This book is sold through FOCUS ON THE FAMILY. I know this means something to many Christians. I know it does to me. When I see anything sold, endorsed, or published by Focus on the Family it gives me pause to pay attention.

This book not only goes into the history like the other two books but it spreads it out through each of the chapters as each mom shares their personal stories in how they try to be a beacon of light for their children and for other children during this holiday.

Some of the great things they share in this book is how we as Christians can celebrate this season without feeling like we are selling out. How we can create traditions with our children that are very Christ focused and not geared around the pagan traditions.

Something that they brought out that resonated through me was the fact that Christmas and Easter each have pagan origins as well, yet we as Christians wouldn’t dare abandon these holidays because we know the significance and importance of shining Christ’s light not only during each holiday but each day of the year.

Some of the fun traditions they share in this book are:

  1. Decorating with Light: how we can light up our houses to be beacons of light during this time of the year, whether with luminaries, white lights, even the pumpkins. There is a devotional to do while carving the pumpkin. The devotional is how to rid ourselves of the “yuck” and sin in our lives to make room for Christ’s light.
  2. Creating a movie night with the family where the focus is about faith heroes, missionary stories, or documentaries about martyrs.
  3. For your older kiddos an underground church party. Participants dress up as persecuted Christians and have reflection and game times sharing knowledge and a story about some the great Christians in history who sacrificed all for their faith.
  4. Fear not party is for the younger groups 7-12. It would consist of a scary story, but show how that Christian hero and took his/her faith to conquer their fears.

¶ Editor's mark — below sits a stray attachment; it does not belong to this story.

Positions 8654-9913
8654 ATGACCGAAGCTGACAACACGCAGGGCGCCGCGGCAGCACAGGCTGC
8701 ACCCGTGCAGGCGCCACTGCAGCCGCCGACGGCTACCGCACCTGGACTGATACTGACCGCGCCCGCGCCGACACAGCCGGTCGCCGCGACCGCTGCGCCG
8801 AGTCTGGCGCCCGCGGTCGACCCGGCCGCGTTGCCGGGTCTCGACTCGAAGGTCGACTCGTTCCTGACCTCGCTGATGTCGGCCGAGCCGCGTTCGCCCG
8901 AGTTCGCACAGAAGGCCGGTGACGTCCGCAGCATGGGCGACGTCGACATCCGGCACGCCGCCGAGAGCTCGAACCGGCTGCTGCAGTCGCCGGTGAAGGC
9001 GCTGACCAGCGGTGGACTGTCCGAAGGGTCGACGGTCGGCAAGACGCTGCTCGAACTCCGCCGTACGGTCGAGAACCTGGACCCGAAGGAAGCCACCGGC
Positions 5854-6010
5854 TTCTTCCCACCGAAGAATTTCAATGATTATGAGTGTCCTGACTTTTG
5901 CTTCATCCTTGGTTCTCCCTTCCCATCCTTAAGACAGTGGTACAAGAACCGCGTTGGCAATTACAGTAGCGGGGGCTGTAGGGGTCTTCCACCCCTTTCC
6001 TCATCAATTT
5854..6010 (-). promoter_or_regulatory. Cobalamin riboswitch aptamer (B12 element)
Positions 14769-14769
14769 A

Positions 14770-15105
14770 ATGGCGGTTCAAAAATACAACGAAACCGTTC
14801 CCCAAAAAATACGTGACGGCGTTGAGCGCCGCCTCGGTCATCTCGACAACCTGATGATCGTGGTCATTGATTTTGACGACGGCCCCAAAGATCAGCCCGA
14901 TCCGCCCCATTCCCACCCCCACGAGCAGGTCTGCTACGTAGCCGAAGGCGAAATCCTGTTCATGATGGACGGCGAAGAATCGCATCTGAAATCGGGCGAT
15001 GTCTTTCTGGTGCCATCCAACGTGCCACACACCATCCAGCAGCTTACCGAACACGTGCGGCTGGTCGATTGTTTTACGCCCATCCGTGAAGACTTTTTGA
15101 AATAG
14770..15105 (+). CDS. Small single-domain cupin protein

5. Open your doors! Have it where your candy is wrapped with a biblical message that conveys Christ as the light of the world!
  6. Harvest baskets can be prepared and worked on during the month to then deliver to families from the church or community who are in need.
  7. And my all time favorite: build up to ALL SAINTS DAY! Use the month of October to not only share the history of Halloween with your kiddos but to also build up to the great saints who came before us and then commemorate them on November 1st, ALL SAINTS DAY!!!

I loved this book because it gives us as Christians the opportunity to spread the good news on a dark day, be a beacon of light, and most importantly it reminds us to be Christ-like in all we do, thus not judging those who do or don’t partake in this holiday.

No matter what you choose to do this Halloween season with your family remember to “walk by faith….”.

I leave you with some last lines from this book:

“As our families imitate the faith of those who kept their eyes on Christ, we can be assured that we are preparing our children to run with endurance no matter what challenges test their faith on the path of life. They, too, may be ‘hard pressed, perplexed, persecuted, or knocked down,’ but with our examples and the examples of those who went before, they will be able to get up again and keep going.”

“As you step out to reclaim a season with such an amazing spiritual heritage, may you discover the redeeming power of our Savior, not just at Halloween, but in every season.”